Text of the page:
Really busy. Too busy. Heartbreakingly, eyewateringly, soul suckingly busy for the last….month it seems, so #etmooc has been on the backburner with me.
Connections ossify, rhizomes curl up and die, and my own work throws curveballs like a tobacco chewer spits blood.
I’ve got some takeaway lessons from #etmooc, that I’d like feedback on, if anyone still listens to the adrift ramblings of my somewhat marooned mind.
I’d like to run one of these things next year, seriously, for educators.
So, with that in moind, here’s a short, tired, raddled look at what the experience has taught me. If you feel anything should be added to the list, please feel free to do so. I’m far from the kind of copmpetence I;d like to list make on this at the moment, and I can;t see myself being that sane this side of summer. Still, here goes…
- Treat your users kindly. Make it clear where things are, do a good job of getting them up to speed with what they will need to know.
- Make sure people know it’s a guilt free endeavour. You don;t have to so everything, and even if you think you do, you don;t have to do it all now. Things will be archived, recorded, made available and visible.
- Plan a good structure, a central column around which everything can revolve. So, a series of tasks, activities, events and seminars around which people can weave their connections, and scaffold themselves, their learning, and their comments. Make sure it’s something that’s flexible, ignorable, and useful.
- Structure your activities so they can be accessed by as wide a variety as possible, and appeal to a variety of expertise types.
- Make available resources so tech unsavvy participants have the tools they need to engage. Make these available, transparent, and clearly labelled well in advance – ideally your users will have time in advance to familiarise.
- Give good advice in your welcome message, and make sure your welcome message gets sent (this seems a common MOOC bug)/
- Be awqare of the likely tech issues in advance, and plan for them (eg Java problems/ platform issues with collaborate, problems within collaborate with web tours and app sharing, collaborate lag and how that effects sessions, q+a and interactivity, users being deluged with messages in Google +, not being aware of Tweetdeck and Hootsuite for tweetchats – that last one is minor)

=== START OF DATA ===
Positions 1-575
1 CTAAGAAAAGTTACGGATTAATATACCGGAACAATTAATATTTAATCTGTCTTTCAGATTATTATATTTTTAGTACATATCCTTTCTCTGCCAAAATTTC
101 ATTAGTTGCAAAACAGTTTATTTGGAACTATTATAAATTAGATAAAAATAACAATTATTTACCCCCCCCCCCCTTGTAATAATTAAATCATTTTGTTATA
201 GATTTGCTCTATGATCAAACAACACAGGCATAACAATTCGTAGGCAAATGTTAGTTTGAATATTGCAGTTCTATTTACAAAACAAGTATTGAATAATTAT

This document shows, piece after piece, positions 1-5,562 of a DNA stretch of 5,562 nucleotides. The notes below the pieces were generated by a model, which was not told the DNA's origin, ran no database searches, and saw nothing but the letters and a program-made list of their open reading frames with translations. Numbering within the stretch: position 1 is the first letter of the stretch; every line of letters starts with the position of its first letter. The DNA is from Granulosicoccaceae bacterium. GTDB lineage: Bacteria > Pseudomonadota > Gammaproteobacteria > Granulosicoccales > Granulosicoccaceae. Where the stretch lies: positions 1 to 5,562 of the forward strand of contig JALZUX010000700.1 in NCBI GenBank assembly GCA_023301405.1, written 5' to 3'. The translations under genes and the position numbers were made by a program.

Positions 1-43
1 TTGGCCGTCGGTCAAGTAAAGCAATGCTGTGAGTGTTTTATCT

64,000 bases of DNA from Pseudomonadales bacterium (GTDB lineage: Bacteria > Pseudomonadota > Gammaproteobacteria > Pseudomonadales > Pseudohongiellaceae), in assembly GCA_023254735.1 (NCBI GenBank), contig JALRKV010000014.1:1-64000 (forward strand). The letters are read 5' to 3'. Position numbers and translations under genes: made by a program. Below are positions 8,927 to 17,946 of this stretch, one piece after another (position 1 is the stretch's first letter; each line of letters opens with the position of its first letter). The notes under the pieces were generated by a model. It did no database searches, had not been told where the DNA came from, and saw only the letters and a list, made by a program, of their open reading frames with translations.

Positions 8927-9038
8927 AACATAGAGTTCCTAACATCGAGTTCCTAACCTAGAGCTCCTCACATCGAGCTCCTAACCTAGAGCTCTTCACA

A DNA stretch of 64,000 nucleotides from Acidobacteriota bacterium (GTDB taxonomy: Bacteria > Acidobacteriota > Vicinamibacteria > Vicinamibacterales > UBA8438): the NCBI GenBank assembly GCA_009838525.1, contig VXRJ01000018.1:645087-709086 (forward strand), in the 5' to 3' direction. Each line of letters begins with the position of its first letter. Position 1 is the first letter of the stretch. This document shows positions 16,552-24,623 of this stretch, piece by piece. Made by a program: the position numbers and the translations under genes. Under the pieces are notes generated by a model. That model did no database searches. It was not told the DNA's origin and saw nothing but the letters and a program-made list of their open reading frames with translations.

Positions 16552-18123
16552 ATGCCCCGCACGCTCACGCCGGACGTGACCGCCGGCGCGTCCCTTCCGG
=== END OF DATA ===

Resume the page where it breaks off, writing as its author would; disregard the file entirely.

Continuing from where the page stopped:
- Publicise, advertise, connect and recruit, well in advance. You may get 1500 signups, but a small percentage of those will be active, and a potentially tiny amount will be core.
- Support your speakers. The mods in collaborate often made the difference in sessions.
- Engage meaningfully with your users, and with their positive and critical commentary.
- Be enthusiastic, competent, passionate and encouraging. Engage with your community in the manner you want them to engage with each other. Model that behaviour, ala Bandura. Cheerlead often.
- Value and utilise your co-collaborators. Good ones add immeasurably to everyone’s experience. Immeasurably.
- Ruthlessly mine the community you make for resources, engagement, encouragement, artefacts, additional seminars.
- Use the tools you are suggesting people use to connect to reward, highlight and spotlight. The sun that is your attention can cause things to grow.
- et comfortable with the idea that you might be wrong. Minimise the possibility that you are as much as possible. Alter behaviour, ideas, and structures, and listen to your users. Acknowledge conversations that are critical with both attention and action.
- Get good speakers. Ones who are actually involved with the community are a huge plus. Sue Waters I’m thinking. Herculean work in finding, commenting, posting, helping, giving seminars, and popping up all over the place.